At the conference, Primus discussed “Constitutional Homiletics”—or how both rabbis and constitutional scholars use legal arguments to reconcile traditional texts with a community’s contemporary values. “A winning constitutional argument,” he wrote in the paper’s abstract, “like a winning d’var torah, is one that makes the text and the tradition line up with the audience’s normative values, rather than forcing the audience to experience tension between those sources of authority.”
Primus’ own familiarity with divrei torah and Jewish texts was evident throughout his remarks, which were peppered with Hebrew and Aramaic terms commonly employed in the beit midrash. When we talked after his panel, he attributed this grounding to his family’s eclectic Jewish commitments as much as to the textual grounding of his modern Orthodox education. His father had attended rabbinical school at the Jewish Theological Seminary but left before ordination to pursue an academic career, eventually becoming a professor of theology at the University of Notre Dame. “He was, I like to say, the Jewish studies faculty of the country’s leading Catholic university,” Primus said with a smile.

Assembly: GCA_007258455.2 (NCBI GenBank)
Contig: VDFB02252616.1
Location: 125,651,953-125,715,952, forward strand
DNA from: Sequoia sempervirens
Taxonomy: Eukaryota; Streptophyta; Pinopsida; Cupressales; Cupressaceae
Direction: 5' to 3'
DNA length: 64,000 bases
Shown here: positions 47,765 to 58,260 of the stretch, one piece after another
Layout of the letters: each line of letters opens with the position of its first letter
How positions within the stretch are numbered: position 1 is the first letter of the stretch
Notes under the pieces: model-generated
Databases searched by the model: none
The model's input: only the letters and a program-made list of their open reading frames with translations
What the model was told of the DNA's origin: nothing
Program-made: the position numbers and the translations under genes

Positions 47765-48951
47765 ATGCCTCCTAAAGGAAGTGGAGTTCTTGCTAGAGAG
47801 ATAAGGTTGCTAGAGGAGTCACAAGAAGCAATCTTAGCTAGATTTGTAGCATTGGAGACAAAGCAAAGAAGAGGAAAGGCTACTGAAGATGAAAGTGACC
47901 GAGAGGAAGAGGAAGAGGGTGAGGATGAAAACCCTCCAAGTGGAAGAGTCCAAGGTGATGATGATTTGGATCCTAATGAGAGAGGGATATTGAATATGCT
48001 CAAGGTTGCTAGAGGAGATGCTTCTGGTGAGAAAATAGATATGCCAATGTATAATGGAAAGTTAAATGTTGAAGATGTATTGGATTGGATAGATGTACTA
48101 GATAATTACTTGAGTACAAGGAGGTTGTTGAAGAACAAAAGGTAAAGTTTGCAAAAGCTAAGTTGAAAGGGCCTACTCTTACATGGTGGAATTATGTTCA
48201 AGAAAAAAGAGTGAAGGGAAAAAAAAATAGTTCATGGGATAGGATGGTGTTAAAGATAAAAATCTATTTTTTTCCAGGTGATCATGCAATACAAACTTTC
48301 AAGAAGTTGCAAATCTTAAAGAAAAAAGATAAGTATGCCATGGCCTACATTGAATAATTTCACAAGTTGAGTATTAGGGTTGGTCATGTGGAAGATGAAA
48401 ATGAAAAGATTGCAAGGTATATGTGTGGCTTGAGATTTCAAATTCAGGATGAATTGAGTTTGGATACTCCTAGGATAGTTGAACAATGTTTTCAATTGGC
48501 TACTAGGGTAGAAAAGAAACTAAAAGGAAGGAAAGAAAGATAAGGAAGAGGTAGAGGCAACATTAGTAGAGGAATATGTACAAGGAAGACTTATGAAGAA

In Indiana, the family practiced a rich Judaism without labels. “My family were members of every synagogue in South Bend—Orthodox, Conservative, Reform, Reconstructionist—so I grew up without a denominational identity,” he said. Another significant Jewish influence came from his mother’s father, a Holocaust survivor who—unlike many—refused to avoid the subject with his grandson. “He was the most optimistic person I ever knew,” Primus said. “And he talked about the Holocaust all the time.”